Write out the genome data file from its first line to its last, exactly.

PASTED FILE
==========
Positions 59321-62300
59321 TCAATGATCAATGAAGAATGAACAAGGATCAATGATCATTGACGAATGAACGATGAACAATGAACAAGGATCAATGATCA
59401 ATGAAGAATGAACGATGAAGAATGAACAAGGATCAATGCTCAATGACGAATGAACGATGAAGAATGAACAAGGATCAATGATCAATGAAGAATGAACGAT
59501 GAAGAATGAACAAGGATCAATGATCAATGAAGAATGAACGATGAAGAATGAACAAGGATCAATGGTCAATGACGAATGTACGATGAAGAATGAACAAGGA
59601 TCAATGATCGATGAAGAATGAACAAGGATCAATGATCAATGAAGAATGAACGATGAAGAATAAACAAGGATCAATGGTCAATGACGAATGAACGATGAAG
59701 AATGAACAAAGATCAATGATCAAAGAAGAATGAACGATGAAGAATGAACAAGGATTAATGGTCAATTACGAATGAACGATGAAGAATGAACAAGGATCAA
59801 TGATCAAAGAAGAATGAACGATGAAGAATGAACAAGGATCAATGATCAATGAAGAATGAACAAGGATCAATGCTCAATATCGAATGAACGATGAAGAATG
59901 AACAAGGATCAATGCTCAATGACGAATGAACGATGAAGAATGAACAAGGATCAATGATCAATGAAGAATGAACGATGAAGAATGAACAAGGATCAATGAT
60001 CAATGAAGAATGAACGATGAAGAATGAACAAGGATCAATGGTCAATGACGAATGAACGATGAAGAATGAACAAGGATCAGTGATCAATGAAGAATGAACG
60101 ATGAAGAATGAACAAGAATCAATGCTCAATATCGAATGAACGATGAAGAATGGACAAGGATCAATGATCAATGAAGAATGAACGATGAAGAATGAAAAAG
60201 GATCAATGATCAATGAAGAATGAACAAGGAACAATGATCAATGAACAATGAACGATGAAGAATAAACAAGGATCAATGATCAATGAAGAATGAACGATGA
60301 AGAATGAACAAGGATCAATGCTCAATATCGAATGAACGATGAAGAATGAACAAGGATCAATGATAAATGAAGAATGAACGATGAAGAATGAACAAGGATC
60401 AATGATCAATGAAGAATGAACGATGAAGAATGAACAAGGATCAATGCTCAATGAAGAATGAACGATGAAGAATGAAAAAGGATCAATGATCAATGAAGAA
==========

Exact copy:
Positions 59321-62300
59321 TCAATGATCAATGAAGAATGAACAAGGATCAATGATCATTGACGAATGAACGATGAACAATGAACAAGGATCAATGATCA
59401 ATGAAGAATGAACGATGAAGAATGAACAAGGATCAATGCTCAATGACGAATGAACGATGAAGAATGAACAAGGATCAATGATCAATGAAGAATGAACGAT
59501 GAAGAATGAACAAGGATCAATGATCAATGAAGAATGAACGATGAAGAATGAACAAGGATCAATGGTCAATGACGAATGTACGATGAAGAATGAACAAGGA
59601 TCAATGATCGATGAAGAATGAACAAGGATCAATGATCAATGAAGAATGAACGATGAAGAATAAACAAGGATCAATGGTCAATGACGAATGAACGATGAAG
59701 AATGAACAAAGATCAATGATCAAAGAAGAATGAACGATGAAGAATGAACAAGGATTAATGGTCAATTACGAATGAACGATGAAGAATGAACAAGGATCAA
59801 TGATCAAAGAAGAATGAACGATGAAGAATGAACAAGGATCAATGATCAATGAAGAATGAACAAGGATCAATGCTCAATATCGAATGAACGATGAAGAATG
59901 AACAAGGATCAATGCTCAATGACGAATGAACGATGAAGAATGAACAAGGATCAATGATCAATGAAGAATGAACGATGAAGAATGAACAAGGATCAATGAT
60001 CAATGAAGAATGAACGATGAAGAATGAACAAGGATCAATGGTCAATGACGAATGAACGATGAAGAATGAACAAGGATCAGTGATCAATGAAGAATGAACG
60101 ATGAAGAATGAACAAGAATCAATGCTCAATATCGAATGAACGATGAAGAATGGACAAGGATCAATGATCAATGAAGAATGAACGATGAAGAATGAAAAAG
60201 GATCAATGATCAATGAAGAATGAACAAGGAACAATGATCAATGAACAATGAACGATGAAGAATAAACAAGGATCAATGATCAATGAAGAATGAACGATGA
60301 AGAATGAACAAGGATCAATGCTCAATATCGAATGAACGATGAAGAATGAACAAGGATCAATGATAAATGAAGAATGAACGATGAAGAATGAACAAGGATC
60401 AATGATCAATGAAGAATGAACGATGAAGAATGAACAAGGATCAATGCTCAATGAAGAATGAACGATGAAGAATGAAAAAGGATCAATGATCAATGAAGAA